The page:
As it seems to be my custom these days, after a long day of tastings I go back to one of my Wuyi teas to calm my body down.
Today’s no different, but it’s a different tea. This is a Wuyi I got a few weeks ago with the Lapsang Souchong and the other, lighter Dahongpao. This one’s also a Dahongpao, but it’s a much heavier fired one. The leaves are quite dark, and the tea brews a strong colour
There’s an unmistakable taste of charcoal in the tea, but it’s not an overpowering one that covers all other tastes, as is sometimes the case (those are really mismanaged roasting that went overboard…. or tea that is too bad and need to be roasted as such to be drinkable). The first infusion came out slightly sour, which from what I know means the roasting was not handled perfectly, although the rest of the infusions were fine. It lasted something like 6-7 infusions…. and when I thought it was dying, I left the water in there for quite a few minutes, which resulted in a dark brew, but still very drinkable and not bitter nor sour. I’m very glad of that.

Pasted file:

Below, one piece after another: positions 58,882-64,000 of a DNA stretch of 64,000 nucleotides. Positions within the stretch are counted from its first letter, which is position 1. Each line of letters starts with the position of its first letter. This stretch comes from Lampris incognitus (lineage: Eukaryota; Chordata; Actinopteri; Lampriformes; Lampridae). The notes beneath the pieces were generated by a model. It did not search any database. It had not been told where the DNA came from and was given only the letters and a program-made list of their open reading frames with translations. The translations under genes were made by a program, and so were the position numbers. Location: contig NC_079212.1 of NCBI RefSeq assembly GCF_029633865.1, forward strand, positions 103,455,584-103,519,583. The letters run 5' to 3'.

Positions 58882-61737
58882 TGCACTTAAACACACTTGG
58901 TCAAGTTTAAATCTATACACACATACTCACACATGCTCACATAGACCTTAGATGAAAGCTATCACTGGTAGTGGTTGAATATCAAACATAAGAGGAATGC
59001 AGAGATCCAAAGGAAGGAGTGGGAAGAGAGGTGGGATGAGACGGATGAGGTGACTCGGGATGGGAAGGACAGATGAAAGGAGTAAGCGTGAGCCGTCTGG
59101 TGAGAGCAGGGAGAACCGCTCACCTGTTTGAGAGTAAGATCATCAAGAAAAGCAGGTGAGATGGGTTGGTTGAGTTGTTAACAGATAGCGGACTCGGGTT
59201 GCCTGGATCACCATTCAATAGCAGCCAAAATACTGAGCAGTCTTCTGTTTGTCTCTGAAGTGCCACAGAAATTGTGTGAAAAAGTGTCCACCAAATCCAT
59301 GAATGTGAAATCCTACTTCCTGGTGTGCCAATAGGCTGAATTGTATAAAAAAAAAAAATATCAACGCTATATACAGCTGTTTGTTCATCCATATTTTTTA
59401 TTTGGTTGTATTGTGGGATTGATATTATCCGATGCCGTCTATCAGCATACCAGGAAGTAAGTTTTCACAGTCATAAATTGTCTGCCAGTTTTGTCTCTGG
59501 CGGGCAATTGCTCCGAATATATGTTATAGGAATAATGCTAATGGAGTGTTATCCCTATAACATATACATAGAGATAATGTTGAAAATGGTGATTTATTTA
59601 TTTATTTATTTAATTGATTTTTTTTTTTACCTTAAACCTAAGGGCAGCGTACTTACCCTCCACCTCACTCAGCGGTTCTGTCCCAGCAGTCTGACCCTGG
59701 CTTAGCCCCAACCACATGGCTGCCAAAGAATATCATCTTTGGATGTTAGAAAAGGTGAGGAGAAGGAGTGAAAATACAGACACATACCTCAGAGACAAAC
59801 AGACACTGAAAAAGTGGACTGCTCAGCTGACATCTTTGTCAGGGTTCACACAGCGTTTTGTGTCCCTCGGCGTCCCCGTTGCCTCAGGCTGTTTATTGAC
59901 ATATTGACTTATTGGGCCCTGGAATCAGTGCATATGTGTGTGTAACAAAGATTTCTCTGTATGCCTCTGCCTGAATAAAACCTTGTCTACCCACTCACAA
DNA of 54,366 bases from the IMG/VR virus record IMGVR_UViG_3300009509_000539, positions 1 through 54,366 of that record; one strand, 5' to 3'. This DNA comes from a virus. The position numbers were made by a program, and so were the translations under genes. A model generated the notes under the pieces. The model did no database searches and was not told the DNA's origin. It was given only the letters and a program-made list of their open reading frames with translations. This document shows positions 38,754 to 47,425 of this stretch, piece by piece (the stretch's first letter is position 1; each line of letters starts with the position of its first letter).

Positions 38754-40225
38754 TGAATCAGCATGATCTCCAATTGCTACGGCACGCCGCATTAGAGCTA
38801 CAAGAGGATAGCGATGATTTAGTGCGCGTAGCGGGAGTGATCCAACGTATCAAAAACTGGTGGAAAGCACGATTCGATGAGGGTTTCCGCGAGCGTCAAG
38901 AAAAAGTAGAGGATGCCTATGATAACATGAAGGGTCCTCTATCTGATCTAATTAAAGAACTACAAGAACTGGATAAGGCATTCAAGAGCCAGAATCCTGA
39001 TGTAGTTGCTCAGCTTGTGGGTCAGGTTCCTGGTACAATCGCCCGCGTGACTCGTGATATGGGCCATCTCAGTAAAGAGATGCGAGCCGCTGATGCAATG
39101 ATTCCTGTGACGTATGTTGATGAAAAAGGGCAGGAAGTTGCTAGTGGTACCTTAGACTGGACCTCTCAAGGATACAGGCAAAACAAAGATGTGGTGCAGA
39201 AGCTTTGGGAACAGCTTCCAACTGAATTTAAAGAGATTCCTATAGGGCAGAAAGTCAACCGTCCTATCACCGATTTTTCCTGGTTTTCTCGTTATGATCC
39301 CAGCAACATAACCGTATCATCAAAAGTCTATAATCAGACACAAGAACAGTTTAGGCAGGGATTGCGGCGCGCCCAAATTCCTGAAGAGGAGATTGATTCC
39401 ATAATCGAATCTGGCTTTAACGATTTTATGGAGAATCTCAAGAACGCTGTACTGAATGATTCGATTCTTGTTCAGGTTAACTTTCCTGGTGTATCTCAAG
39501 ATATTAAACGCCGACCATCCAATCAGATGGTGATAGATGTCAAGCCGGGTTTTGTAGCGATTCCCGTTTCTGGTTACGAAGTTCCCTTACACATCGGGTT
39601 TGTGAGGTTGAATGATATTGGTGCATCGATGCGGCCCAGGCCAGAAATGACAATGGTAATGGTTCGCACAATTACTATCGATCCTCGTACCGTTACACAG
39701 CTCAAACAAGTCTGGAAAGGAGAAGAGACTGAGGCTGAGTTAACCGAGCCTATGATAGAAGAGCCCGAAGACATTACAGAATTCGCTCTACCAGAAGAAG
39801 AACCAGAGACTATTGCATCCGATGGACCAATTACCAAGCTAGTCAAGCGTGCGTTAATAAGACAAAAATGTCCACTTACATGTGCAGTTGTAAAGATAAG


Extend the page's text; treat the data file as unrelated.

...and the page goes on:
Incidentally, this is the tea supplied to the National People’s Assembly in Beijing, or at least one of the teas being used. However, it’s much, much cheaper than the lighter Dahongpao. The cha qi, while still evident, is just not comparable…. and the subtlety of flavour is lacking as well. It’s good for when I want a nice strong roasted tea.
Looking…. like a lot of Wuyi.
On a completely unrelated note — I remembered a factoid that I learned yesterday that I thought was interesting. Apparently, the cheapest gunpowder tea that China sells, exported mainly to Africa, is about $1 per kg…. stuff that gets sold to the US is a bit more…. but…. I should really get into the gunpowder tea business 🙂